fasten the part C at any desired height according to the 
thickness of the article to be mortised.

A piece of wood F eight inches long one and one half inches wide 
and three-fourths of an inch thick is secured to the plate A by 
screws. This piece serves to keep the article to be mortised from 
raising up.

Two iron guides, Fig. 1, are inserted one on each of the inside 
of the two upright posts near the top ends of the same. These 
guides are about six inches long and one fourth of an inch thick 
and serve to support the top end of the casting G.

A casting marked G two feet long one and one half inches wide and 
one inch thick with a flange or brace on the back side and cross 
arms near the top end is fixed between the posts B B and 
supported at the ends of the cross arms by the guides before 
mentioned. On the top end of this casting is another casting 
marked K, Fig. 2, which is six inches long and one and one half 
inches square with a jaw to support the chisel. A slot is made 
through the casting and two ,.. bolts pass through the same end, 
fasten it to the casting G, and by means of this slot and the 
bolts Q Q. The parts K in which the chisel is secured may be set 
at any distance desired from the front part of the casting G. The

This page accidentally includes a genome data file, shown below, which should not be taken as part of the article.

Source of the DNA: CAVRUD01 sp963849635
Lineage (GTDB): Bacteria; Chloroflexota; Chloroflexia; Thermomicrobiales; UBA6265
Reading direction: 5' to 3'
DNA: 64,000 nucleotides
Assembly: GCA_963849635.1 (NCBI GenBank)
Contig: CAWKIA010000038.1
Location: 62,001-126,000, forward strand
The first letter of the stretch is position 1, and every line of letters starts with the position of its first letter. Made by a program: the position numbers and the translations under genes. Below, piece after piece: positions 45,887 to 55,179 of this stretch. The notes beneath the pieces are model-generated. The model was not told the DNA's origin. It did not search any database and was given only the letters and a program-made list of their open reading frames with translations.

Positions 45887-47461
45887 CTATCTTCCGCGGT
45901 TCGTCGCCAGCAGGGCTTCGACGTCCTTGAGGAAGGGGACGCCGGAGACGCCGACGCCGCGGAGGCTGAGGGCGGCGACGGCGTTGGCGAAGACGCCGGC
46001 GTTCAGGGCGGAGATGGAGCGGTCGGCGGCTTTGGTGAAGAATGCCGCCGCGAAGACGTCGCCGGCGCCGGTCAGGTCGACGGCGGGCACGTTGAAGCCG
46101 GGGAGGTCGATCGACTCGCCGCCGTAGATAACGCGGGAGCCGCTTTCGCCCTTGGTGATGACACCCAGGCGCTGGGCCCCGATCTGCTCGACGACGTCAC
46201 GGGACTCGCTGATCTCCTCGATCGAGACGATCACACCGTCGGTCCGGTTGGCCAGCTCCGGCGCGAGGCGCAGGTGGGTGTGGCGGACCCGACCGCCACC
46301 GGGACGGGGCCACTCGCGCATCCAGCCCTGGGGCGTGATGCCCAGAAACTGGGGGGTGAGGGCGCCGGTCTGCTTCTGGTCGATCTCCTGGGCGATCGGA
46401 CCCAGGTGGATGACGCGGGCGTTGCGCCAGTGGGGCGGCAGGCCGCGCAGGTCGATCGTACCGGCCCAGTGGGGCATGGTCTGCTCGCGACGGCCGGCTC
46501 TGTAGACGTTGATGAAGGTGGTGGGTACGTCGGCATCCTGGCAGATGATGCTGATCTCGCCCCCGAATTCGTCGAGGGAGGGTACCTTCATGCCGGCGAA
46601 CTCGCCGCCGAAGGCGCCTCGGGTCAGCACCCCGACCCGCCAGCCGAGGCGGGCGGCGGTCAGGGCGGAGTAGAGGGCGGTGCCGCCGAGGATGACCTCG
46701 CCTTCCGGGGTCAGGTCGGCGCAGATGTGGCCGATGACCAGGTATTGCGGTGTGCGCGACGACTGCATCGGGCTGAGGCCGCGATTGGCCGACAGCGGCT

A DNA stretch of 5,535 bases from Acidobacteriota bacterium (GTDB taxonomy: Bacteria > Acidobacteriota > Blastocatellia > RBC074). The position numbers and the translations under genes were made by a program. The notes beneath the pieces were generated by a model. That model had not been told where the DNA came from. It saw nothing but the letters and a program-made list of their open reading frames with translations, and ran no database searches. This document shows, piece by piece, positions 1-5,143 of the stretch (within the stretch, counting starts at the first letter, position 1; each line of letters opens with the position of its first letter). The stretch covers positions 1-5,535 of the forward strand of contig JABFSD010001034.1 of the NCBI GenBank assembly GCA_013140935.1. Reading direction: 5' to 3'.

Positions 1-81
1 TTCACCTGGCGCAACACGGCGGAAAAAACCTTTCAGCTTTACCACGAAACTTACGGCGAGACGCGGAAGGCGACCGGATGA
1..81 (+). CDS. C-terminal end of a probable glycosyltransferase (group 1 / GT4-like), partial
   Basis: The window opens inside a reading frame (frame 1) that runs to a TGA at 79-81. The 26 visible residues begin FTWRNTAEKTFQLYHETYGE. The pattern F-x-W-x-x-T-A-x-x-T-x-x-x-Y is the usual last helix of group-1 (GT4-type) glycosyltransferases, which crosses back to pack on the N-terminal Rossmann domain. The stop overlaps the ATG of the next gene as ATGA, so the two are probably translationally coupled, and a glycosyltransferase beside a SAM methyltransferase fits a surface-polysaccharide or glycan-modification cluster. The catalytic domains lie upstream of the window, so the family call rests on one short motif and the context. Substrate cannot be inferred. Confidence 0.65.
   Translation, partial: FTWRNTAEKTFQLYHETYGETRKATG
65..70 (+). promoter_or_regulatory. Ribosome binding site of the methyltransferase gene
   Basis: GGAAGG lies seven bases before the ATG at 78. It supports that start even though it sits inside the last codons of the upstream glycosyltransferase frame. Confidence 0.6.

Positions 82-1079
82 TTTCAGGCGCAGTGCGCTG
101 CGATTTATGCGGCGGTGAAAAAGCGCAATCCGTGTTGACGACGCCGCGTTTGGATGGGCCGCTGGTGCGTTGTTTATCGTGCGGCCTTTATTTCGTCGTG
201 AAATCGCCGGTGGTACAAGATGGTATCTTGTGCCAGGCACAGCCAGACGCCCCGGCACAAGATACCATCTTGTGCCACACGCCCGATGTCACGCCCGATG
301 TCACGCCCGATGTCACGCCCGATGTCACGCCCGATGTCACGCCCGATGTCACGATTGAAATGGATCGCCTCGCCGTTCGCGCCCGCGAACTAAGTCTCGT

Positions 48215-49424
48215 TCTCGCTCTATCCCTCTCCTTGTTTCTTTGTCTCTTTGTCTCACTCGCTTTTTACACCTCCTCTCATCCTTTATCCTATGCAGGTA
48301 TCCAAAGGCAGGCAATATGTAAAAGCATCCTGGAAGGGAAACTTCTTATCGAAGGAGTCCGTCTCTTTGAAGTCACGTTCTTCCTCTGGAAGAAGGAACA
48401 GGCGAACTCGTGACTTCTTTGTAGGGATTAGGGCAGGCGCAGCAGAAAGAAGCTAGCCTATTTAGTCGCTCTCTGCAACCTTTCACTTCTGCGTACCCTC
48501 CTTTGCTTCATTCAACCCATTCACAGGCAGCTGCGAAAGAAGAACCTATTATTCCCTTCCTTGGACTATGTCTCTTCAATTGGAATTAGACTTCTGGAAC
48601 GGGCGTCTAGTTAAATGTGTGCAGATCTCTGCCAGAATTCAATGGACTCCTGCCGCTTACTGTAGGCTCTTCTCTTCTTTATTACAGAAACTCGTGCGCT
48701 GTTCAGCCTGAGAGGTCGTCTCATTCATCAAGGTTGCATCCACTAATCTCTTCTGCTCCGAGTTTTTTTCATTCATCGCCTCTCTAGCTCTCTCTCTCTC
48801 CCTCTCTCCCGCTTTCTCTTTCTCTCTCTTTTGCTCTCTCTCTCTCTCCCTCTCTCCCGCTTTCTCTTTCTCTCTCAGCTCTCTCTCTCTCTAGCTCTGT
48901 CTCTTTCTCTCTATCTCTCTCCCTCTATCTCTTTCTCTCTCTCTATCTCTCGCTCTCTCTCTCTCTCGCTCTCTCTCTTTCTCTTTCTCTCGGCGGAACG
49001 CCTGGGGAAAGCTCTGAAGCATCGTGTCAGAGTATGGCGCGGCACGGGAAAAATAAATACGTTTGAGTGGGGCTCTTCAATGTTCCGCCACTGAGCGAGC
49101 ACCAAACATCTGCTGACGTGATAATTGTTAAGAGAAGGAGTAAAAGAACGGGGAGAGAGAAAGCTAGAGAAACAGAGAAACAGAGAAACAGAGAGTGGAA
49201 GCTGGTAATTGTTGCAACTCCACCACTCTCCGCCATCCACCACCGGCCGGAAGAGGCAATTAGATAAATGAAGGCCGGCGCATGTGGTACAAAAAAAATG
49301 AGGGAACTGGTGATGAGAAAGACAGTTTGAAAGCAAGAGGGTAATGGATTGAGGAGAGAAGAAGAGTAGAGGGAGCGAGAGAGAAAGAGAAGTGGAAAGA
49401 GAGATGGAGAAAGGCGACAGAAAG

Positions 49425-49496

lower end of the casting G is steadied by passing through an 
indenture made in the cross girth 2, Fig. 1, that connects the 
posts. Two iron screws 3, Fig. 1, are inserted in this last named 
cross piece to support the springs D D.

Two springs D D of wood or steel about three feet long and 
fastened together at the ends and the upper one resting on the 
iron screws before mentioned and the lower one put beneath a pin 
4 in the casting G serve to keep the said casting and the chisel 
raised up.

An iron connecting rod is secured to the lower end of the casting 
G by a joint and pin, and at the lower end of the connecting rod 
H is the treadle I with a mortise and pin which serves to unite 
the connecting rod to the treadle. A nut with a crank N, Fig. 2, 
serves to screw up the jaw O and causes it to bear on the side of 
the chisel.

A jaw of cast iron marked O, Fig. 2, three inches long and one 
and one half inches wide and about one half inch thick is secured 
to the casting K by a bolt or screw with a crank N.